Please note, this story contains the names and images of people who have died.

A compensation scheme is being requested from the Western Australian Government today for families affected by workers exposed to Agent Orange herbicides used by the Agricultural Protection Board (APB) in the 1970s and 1980s.

The National Suicide Prevention and Trauma Recovery Project (NSPTRP) launched the campaign this morning, calling for the McGowan Government to set up a dedicated fund for families, spouses and individuals still caring for those who were exposed to the herbicide as well as relatives of deceased former workers.

“We are dealing with people affected by the herbicides. The Geoff Gallop Government acknowledged that there was increased likelihood of cancers to exposed APB workers from the Agent Orange akin herbicides,” said Megan Krakouer, Director of the NSPTRP.

“The impacts on the families is intergenerational. They need validation that the State cares, and that they are entitled to substantive compensations, and this will assist with their trauma recovery.”

The NSPTRP is supporting families who currently live or formerly lived in the Kimberley region who have been affected by obscure cancers believed to be attributable to the dioxin, tetrachlorodibenzodioxin (TCDD).

A combination of two potent herbicides, 2,4,5-T and 2,4-D, TCDD is most commonly known as ‘Agent Orange’ and was notoriously used in chemical warfare during the Vietnam War.

These same herbicide ingredients were used in the APB’s spray program across the Kimberley where workers were not provided with protective gear.

According to the World Health Organisation, dioxins are highly toxic, can cause damage to the body’s immune system and cause cancer.

“A significant aspect to ensure trauma recovery for the affected, for their partners and for the children, is for the negligence to be validated, for the compensations to be at long last settled,” said Gerry Georgatos, National Coordinator of the NSPTRP.

Georgatos said a dedicated fund needs to be set up – not just token payments.

“The affected should have something to tap into,” he said.

Should the scheme fail to happen, Krakouer and Georgatos have plans to take the matter a step further.

“We are also calling for as many former APB workers to contact us, because if the dedicated scheme doesn’t happen, we will tilt a shot at a class action. We will do whatever we have to do by all these vulnerable people,” Krakouer said.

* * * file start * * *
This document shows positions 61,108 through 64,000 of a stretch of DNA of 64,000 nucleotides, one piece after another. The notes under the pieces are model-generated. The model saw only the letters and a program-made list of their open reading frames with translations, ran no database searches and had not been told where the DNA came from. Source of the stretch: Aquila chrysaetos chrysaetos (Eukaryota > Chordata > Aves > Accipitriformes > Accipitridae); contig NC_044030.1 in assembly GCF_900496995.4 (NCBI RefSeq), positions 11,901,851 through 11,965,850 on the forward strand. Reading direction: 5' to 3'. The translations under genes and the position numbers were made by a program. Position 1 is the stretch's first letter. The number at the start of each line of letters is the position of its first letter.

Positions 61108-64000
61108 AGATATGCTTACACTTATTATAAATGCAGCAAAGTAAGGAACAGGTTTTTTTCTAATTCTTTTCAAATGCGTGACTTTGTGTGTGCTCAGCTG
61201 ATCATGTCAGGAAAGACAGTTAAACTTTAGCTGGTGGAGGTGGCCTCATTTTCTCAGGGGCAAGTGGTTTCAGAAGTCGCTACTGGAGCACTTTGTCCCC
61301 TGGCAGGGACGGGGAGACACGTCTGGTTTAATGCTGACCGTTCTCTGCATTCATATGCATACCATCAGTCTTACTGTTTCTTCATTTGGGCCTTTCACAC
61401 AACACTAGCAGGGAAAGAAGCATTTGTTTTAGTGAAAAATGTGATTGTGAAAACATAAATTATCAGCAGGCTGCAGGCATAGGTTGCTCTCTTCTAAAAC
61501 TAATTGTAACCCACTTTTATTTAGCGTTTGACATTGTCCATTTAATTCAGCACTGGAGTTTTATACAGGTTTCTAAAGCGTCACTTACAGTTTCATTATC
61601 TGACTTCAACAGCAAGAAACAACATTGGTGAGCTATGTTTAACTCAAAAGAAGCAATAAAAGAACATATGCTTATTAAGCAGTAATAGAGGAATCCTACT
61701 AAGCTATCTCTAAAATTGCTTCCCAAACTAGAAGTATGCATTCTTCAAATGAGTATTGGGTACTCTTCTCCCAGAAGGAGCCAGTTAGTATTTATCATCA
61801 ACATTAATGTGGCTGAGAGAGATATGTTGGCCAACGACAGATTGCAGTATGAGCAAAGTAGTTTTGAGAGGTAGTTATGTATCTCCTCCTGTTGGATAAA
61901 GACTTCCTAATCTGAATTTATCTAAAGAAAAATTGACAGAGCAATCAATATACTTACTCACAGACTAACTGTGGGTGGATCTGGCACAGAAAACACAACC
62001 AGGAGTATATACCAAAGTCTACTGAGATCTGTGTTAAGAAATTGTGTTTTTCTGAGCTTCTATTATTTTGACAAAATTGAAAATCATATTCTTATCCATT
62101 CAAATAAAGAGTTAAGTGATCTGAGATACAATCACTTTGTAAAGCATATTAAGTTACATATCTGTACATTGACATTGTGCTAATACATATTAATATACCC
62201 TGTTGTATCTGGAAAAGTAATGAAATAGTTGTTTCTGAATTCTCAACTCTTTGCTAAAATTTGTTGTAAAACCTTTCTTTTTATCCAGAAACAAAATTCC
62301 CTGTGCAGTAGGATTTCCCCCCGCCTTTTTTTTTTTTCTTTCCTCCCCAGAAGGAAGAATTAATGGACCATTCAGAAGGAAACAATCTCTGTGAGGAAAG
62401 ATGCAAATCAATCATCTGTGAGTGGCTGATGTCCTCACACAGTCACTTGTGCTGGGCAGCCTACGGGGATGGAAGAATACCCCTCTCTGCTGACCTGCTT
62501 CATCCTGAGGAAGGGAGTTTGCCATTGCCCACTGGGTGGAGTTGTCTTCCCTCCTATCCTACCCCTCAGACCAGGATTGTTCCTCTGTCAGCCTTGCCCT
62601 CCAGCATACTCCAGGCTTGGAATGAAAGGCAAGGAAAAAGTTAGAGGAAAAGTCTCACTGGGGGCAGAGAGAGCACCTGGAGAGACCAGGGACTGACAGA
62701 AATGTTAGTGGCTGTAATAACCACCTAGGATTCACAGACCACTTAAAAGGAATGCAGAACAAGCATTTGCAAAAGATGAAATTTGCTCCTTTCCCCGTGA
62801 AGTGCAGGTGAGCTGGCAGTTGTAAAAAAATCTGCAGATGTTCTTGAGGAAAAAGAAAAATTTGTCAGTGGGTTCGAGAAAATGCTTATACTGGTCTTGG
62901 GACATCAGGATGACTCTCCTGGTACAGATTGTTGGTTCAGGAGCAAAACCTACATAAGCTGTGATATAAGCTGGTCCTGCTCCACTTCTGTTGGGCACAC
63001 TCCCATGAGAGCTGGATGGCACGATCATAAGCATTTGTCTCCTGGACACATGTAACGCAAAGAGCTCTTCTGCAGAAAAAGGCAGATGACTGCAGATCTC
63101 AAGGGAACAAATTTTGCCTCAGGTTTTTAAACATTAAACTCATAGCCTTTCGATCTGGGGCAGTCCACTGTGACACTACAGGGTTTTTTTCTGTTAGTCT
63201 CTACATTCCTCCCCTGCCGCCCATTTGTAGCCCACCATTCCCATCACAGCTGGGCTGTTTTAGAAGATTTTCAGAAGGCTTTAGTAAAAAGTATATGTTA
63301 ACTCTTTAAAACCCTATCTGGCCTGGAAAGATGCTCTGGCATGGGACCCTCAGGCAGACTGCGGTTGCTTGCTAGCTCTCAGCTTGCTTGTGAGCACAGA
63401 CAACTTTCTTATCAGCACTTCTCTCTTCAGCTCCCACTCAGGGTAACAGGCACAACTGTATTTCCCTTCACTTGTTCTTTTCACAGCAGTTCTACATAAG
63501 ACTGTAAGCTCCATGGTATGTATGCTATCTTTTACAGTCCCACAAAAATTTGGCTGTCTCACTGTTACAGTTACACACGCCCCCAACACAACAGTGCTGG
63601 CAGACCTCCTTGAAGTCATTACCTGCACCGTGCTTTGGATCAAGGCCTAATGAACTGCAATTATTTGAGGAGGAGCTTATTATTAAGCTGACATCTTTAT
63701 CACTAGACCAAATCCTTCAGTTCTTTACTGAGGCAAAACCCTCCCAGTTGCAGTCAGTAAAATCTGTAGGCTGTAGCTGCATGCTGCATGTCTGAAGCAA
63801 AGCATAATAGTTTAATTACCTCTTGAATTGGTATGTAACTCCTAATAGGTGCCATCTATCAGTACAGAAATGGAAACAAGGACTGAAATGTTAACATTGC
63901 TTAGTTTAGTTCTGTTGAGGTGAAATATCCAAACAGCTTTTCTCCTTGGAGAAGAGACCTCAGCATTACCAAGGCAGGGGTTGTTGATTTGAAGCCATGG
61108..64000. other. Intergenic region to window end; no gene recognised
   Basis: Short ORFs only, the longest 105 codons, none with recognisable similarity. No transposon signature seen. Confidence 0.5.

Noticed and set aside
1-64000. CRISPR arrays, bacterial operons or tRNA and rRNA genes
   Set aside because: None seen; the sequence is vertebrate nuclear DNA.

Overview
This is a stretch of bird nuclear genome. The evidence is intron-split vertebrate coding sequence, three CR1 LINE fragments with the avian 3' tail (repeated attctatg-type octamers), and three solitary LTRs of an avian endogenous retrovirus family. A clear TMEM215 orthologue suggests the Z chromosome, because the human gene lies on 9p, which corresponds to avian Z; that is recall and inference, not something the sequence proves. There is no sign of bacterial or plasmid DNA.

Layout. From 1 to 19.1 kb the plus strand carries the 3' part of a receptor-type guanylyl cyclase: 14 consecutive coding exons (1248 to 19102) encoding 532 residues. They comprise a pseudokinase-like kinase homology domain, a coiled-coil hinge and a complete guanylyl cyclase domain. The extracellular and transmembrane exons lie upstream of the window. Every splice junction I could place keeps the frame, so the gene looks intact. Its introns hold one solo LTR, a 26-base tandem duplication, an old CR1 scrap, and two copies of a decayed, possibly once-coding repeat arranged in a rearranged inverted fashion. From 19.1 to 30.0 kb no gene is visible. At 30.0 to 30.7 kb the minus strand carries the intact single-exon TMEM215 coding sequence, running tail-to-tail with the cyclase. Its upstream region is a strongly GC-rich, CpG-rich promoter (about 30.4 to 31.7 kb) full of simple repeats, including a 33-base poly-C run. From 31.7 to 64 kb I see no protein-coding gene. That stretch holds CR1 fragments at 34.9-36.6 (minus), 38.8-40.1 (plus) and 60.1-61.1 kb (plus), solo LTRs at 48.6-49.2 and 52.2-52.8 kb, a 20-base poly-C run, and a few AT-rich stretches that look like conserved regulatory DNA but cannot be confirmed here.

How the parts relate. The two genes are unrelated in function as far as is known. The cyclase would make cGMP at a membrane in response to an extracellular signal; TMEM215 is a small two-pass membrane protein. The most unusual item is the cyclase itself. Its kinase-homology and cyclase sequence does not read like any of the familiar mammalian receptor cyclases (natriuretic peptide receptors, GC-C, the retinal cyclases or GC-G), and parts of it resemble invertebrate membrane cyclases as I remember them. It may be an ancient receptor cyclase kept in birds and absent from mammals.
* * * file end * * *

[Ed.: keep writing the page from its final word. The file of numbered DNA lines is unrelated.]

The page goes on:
Intergenerational effects

One of the plaintiffs leading the charge is Susan Sinclair. Her partner, Cyril Hunter, was an APB worker spraying the harmful herbicides throughout the Kimberley.

He died aged 33, leaving behind Sinclair and their son, Nigel.

Nigel Sinclair also passed away at 31 from leiomyosarcoma an aggressive and rare cancer. He also left behind two sons, Kolby, 8, and Connor, 11.

“In [Cyril’s] job with the APB he dealt with the drums of the Agent Orange herbicides. There were times we lay next to each other on the back of the truck with the drums,” Sinclair said.

“Baby Nigel was held and played with his dad, while [he] was wearing his APB clothes which were not disinfected. The Governments have to do the right thing and stop waiting for us all to die out.”

Sinclair and her grandsons, now 14 and 17, are fighting for justice through the heartache.

“There’s one negligence after another by State Governments. I have been without Cyril since 1983, because of the Agent Orange ingredients [he] was exposed to,” Sinclair said.

“Our son, Nigel, was a toddler [when Cyril died] and our hearts tore when he passed as a young father of two, of Connor and Kolby, sons without a father.”

“Watching my son grow without his father was heartbreaking. Watching my grandsons grow without their father is heartbreaking. I will never end this campaign for justice.”

In 2004, the findings from the State Government’s 2002 Kimberley Chemical Use Review were investigated by an expert medical panel.

The panel found that exposure to Agent Orange ingredients may have increased the risk of cancer.

The WA Government has acknowledged the impact of harmful chemicals in the past, such as the use of DDT throughout the Ord River area in the 1960s and 1970s. Trace amounts of DDT were still found in plants and animals as of 2008.

“APB workers may suffer or may have already suffered an increase in the risk of cancer due to their exposure to herbicides in the spray program containing the dioxin tetrachlorodibenzodioxin,” said Minister for Agriculture, Forestry and Fisheries at the time, Kim Chance.

The NSPTRP will continue to advocate for the affected parties and have stated their readiness to step up into litigation if necessary.

“It’s been four decades of inquiries, reports, assertions of potential compensation, and ultimately betrayals of expectations.

“If we have to commission legal action … [and] if Governments will not respect and culminate civilities, we will commission legal action in pursuit of righting wrongs,” Georgatos said.

By Hannah Cross